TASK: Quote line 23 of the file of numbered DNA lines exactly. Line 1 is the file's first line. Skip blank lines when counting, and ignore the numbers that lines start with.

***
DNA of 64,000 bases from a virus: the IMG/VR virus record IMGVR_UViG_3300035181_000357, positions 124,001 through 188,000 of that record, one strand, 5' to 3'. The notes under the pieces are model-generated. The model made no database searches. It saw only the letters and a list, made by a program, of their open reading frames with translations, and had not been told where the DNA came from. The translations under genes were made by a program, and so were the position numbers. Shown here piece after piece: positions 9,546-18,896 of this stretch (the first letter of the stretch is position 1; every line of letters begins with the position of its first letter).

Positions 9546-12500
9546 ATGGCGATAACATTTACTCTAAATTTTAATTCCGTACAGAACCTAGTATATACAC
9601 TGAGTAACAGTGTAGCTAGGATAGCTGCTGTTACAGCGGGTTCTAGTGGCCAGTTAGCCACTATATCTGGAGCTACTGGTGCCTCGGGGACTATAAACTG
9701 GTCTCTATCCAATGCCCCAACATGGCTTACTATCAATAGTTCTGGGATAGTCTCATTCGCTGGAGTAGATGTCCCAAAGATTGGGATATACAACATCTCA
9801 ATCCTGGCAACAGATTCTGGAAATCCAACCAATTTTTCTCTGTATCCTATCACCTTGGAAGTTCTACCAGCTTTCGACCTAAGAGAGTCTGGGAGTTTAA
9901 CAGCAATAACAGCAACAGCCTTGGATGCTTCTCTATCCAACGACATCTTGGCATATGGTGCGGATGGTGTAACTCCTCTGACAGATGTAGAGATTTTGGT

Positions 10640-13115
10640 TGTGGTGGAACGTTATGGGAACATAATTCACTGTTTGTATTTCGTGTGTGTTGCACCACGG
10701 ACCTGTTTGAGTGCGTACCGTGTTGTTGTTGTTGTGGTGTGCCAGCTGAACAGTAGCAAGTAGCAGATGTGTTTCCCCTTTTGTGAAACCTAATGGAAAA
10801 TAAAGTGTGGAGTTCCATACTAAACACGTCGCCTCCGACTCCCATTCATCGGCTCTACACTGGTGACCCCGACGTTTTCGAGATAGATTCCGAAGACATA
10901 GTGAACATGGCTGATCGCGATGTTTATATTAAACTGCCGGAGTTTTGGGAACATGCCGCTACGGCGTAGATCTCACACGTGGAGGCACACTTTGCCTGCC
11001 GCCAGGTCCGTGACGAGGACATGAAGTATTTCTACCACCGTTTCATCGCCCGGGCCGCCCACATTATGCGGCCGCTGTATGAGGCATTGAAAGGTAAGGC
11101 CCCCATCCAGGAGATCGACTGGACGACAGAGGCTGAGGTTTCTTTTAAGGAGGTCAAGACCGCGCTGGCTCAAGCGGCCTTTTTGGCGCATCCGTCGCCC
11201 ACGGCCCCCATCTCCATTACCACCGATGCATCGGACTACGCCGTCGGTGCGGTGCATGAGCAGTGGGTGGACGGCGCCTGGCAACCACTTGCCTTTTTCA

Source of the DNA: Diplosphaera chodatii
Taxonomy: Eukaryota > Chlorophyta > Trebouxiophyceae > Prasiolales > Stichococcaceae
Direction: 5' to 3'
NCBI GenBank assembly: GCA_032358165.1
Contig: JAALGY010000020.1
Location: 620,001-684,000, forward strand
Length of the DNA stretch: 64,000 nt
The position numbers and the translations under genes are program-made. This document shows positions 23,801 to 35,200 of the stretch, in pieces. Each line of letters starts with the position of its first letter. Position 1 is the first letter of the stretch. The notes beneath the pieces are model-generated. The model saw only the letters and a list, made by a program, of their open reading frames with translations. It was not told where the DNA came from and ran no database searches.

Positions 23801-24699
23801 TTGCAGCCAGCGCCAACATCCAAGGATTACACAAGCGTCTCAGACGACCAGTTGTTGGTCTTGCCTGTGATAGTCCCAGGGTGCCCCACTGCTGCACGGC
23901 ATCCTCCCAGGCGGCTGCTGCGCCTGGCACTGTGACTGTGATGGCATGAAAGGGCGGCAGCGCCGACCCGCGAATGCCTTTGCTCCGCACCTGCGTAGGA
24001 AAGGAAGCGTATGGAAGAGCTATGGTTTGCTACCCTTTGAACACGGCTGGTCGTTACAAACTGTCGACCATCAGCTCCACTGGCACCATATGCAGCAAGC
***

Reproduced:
The position numbers and the translations under genes are program-made. This document shows positions 23,801 to 35,200 of the stretch, in pieces. Each line of letters starts with the position of its first letter. Position 1 is the first letter of the stretch. The notes beneath the pieces are model-generated. The model saw only the letters and a list, made by a program, of their open reading frames with translations. It was not told where the DNA came from and ran no database searches.